Pomerleau – Federal Court of Appeal finds that GAAR applied to converting soft ACB (generated from crystallizing the capital gains deduction) into pseudo-hard ACB under s. 53(1)(f.2) for use in extracting surplus

To simplify the facts somewhat by ignoring transactions in which the taxpayer accessed tax attributes of his sister, the taxpayer wanted to extract $2M from a family corporation, and was willing to do so on a basis that resulted in him receiving a deemed dividend of $1M provided that he was able to extract the other $1M tax free by using the previous step-up of the ACB of the shares of him (and his sister) to $1M using the capital gains deduction. The “hard” ACB and paid-up capital of the shares was nominal, so that the full $2M would have been deemed to be a dividend if he had simply transferred the shares to a new Holdco for cash proceeds of $2M.

Instead, he transferred the shares to a new holding company (P Pom) under s. 85(1) in consideration for high ($1M) basis Class G shares and low basis Class A shares, and redeemed the Class G shares. Most of the proceeds were deemed to be a dividend, and there was a largely matching capital loss that was denied under s. 40(6) and added to the ACB of his Class A shares under s.53(1)(f.2). He now could transfer the bumped Class A shares of P Pom to Holdco, taking back high PUC shares of Holdco, which he promptly redeemed for $2M free of additional tax, or so he thought.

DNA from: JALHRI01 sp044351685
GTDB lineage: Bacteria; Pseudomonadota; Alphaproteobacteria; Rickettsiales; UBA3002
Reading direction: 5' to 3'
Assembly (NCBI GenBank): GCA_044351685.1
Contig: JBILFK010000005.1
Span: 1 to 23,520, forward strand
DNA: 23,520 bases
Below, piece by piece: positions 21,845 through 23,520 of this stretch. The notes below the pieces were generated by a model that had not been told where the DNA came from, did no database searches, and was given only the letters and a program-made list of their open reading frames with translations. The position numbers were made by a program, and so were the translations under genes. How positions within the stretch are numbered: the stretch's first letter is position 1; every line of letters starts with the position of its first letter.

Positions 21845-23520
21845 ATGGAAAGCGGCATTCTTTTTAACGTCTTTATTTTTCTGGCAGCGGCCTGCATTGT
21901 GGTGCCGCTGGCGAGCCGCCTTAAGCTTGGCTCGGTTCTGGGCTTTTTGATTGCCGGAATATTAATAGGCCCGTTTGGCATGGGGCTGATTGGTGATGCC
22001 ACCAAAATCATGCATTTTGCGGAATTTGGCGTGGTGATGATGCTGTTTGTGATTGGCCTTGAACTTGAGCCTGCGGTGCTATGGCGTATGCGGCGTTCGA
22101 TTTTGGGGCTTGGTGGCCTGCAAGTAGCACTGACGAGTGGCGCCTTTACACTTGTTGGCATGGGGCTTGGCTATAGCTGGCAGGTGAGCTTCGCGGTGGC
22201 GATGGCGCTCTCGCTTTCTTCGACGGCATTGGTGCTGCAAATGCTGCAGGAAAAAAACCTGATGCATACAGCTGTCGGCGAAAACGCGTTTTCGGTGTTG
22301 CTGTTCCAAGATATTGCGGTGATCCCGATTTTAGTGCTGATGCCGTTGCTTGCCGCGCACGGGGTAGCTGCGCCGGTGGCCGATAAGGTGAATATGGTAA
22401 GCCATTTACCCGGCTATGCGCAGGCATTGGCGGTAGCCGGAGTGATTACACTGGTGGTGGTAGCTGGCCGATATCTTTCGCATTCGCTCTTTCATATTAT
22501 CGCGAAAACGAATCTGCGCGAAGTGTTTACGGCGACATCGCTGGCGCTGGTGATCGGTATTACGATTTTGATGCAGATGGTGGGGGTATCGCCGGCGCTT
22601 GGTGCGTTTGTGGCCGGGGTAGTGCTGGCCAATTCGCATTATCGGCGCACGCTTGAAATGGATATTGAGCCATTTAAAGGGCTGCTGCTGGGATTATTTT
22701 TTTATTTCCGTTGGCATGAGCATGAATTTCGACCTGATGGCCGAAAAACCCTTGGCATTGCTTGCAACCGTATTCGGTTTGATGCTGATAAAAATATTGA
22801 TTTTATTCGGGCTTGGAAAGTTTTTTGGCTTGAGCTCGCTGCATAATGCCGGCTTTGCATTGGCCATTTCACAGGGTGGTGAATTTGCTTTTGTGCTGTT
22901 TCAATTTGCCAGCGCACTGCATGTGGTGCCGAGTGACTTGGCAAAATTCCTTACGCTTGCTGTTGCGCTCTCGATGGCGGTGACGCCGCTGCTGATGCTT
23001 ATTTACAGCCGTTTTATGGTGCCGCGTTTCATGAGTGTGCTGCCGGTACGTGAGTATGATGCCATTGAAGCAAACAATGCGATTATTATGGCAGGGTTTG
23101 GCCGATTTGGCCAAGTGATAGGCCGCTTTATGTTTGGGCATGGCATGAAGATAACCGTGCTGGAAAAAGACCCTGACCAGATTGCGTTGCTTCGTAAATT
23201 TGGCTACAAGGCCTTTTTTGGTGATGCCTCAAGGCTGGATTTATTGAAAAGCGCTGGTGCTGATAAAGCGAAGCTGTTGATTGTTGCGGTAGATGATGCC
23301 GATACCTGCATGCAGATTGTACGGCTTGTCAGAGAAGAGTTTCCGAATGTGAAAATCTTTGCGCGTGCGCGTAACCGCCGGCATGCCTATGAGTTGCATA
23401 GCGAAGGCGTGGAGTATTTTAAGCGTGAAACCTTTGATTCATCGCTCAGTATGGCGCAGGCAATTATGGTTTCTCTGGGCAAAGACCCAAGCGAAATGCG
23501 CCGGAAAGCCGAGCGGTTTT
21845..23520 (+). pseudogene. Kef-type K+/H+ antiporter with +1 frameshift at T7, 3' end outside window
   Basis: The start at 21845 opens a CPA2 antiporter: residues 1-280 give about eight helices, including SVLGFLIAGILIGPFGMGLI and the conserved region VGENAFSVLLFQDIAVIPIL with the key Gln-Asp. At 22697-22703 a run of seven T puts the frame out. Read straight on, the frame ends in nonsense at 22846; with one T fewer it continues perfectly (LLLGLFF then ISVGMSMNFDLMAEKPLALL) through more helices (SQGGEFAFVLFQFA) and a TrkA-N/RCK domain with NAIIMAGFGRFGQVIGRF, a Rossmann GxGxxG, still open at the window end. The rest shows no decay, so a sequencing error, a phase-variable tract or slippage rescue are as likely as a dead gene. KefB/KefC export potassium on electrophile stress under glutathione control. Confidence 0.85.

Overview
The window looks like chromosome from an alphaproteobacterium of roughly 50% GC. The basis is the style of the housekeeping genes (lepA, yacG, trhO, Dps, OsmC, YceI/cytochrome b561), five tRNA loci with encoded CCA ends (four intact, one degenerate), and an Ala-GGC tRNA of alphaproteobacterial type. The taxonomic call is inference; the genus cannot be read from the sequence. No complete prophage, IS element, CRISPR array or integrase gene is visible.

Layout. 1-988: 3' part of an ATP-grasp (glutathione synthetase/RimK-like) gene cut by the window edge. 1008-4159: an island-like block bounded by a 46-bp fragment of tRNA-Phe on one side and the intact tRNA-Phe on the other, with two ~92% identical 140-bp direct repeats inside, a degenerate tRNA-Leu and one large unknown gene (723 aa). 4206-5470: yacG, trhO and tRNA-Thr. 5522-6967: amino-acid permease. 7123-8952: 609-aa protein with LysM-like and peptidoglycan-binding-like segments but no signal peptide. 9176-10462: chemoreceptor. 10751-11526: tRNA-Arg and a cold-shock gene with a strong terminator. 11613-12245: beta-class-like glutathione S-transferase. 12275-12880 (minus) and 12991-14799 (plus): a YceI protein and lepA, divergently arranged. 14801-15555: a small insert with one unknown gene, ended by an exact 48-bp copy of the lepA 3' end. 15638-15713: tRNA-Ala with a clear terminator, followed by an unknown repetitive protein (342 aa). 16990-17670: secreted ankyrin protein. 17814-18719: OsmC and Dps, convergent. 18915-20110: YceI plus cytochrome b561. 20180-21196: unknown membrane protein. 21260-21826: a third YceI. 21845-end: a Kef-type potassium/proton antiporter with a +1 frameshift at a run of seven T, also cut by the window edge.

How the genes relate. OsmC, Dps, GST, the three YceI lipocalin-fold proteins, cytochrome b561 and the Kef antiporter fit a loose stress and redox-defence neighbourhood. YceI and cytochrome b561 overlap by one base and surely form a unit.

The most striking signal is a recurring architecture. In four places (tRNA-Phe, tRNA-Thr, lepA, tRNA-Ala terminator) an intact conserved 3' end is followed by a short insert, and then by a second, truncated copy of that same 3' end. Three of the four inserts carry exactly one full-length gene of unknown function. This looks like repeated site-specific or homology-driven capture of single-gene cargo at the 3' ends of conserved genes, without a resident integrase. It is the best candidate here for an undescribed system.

CRA’s assessment of a deemed dividend under s. 245(2) effectively treated the ACB of the shares that were transferred to Holdco as not having been stepped-up under s. 52(1)(f.2). In agreeing with this assessment, Noël CJ stated:

The object and spirit of this provision, or its rationale, is to prevent amounts which have not been subjected to tax to serve in extracting surplus of a corporation free of tax. Subsection 84.1(2) proceeds with this goal in targeting amounts which, while forming part of the ACB of the shares concerned, have not been subjected to tax and have been excluded in the computation of the paid-up capital of new shares. To this end, subparagraph 84.1(2)(a.1)(ii) requires going beyond the ACB of the shares concerned – or of the shares for which they are substituted – and enquiring as to the source of the funds which constituted them in order to ascertain if they were subjected to tax. …

This rationale was circumvented by the plan implemented by the appellant. Of the amount of $1,993,812 that he withdrew, $994,628 represented amounts as to which no income tax had been paid.

After noting that the application of s. 84.1 could have a punitive effect on an inter-generational transfer of a business, he stated:

That situation, if it presented itself in the context of an analysis made under the GAAR, could possibly lead to an interpretation which prevented a punitive application of section 84.1. That situation, however, is not before us.

Neal Armstrong. Summary of Pomerleau v. The Queen, 2018 CAF 129 under s. 84.1(2)(a.1)(ii).